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Scanning Cameras

In the forefront of recent cool technological advances, 3D printing has to be at the top of the list. The average person now had the ability to print just about anything, providing they have a 3D model. With a 3D scan and a 3D printer, you can literally reproduce anything, from a piece of jewelry to a building. Scanning cameras can also be used as a platform for developing totally new creations. For a frame of reference, think about Photoshop and how using a photo, you could modify an image in a variety of different ways. 3D scanning cameras give you the same capabilities, but with objects.

Shooting for 3D Scans

Making a 3D model involves a camera and software. Many different types of cameras can be used from GoPros to videos and smartphone but DSLR cameras work best. First, the object must be still, not too big, small or shiny. There needs to be lots of surface details and not too many areas that are uniform and have no definable features. Thin, delicate parts might also cause some problems. Place the object on an easy to shoot platform with good lighting, such as a stool. Next, get ready to take about 100 photographs remembering that the better the photos, the better the scan.

The photographs of the object need to be from every angle and every side. It is best to overlap the photos to best capture its 3D shape. The object of each picture should be to overlap from the previous photo. The software does not care about excess photos or overlapping, or even order of photos for that matter. It cannot create from material it does not have so it is better to take too many pictures than too few.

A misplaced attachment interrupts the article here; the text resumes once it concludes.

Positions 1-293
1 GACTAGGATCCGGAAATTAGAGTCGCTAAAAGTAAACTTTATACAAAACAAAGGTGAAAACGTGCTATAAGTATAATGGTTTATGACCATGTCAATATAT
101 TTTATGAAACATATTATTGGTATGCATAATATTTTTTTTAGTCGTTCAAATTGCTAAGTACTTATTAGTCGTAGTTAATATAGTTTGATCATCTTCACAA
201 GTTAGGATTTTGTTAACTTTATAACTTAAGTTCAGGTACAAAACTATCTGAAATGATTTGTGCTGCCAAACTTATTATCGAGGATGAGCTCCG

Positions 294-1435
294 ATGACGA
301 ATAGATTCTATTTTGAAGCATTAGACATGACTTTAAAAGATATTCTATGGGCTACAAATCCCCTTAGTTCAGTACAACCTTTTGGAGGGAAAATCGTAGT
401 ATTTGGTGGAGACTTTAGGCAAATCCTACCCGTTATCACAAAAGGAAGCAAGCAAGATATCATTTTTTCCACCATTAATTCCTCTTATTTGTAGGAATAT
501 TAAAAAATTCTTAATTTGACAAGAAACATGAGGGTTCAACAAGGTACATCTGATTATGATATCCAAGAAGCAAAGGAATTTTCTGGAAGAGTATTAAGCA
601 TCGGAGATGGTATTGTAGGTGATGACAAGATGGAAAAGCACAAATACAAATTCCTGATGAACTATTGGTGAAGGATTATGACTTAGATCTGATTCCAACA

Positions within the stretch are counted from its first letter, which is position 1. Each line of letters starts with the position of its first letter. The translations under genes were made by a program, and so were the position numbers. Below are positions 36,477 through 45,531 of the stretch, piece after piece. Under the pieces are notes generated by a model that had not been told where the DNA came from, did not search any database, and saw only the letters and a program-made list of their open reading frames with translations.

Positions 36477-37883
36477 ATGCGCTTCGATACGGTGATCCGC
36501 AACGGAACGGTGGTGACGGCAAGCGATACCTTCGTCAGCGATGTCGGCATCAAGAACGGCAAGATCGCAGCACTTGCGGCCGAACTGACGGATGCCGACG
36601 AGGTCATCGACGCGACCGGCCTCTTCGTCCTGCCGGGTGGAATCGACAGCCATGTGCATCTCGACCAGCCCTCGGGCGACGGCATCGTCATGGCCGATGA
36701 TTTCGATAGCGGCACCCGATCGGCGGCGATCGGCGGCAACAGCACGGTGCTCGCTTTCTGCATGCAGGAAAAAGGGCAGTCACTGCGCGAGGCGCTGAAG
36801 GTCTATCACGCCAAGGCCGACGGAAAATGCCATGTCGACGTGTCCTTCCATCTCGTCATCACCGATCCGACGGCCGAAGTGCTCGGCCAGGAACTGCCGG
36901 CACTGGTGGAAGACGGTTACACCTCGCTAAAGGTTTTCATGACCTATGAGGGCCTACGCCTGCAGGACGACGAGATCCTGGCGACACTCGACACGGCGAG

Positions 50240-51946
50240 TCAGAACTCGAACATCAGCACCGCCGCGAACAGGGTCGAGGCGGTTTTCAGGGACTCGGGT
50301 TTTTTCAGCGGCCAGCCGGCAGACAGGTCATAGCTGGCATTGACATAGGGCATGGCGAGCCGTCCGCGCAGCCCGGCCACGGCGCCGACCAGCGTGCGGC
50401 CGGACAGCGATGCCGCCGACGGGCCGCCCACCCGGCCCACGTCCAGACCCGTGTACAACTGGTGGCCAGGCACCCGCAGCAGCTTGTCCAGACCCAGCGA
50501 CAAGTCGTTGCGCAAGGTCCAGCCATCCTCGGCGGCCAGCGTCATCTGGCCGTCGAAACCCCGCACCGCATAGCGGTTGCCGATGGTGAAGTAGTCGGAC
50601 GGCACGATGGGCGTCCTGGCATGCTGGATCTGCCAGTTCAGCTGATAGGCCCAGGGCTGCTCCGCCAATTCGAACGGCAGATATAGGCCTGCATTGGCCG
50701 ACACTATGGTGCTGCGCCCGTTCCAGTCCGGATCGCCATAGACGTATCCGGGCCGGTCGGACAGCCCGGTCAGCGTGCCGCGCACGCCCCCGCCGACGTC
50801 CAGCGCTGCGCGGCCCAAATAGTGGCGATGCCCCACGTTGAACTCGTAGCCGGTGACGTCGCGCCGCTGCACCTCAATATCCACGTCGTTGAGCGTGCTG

The software you are using to create 3D scans from your camera should instruct you on how to set up the camera for the best shots. Taking better quality photos means better quality scans. Remember that taking photos from different angles will alter the background of the photos. Pick a multitude of angles to be sure to get the best exposure of the object. It is best to monitor the photos as you take them to be aware of how the background changes, and make sure the effect is not too dramatic. Also, keep an eye on the exposure of the shots as overexposure is better than underexposure.

Camera Scanning Software

Once the object is photographed from a variety of angles, it’s time to pick your scanning software. There are many choices available including free software such as Autodesk and Memerito. Both are easy to use. Other options that are higher in quality but take up a lot of RAM and are a bit more difficult to use are Autodesk’s 123D Catch and Agisoft Photoscan. After choosing the software, it is time to process your images. This will include mesh and color mapping. “Shapespeare” offers useful tips on how to process and 3D print just about anything.

Additive Technologies in Injection Molds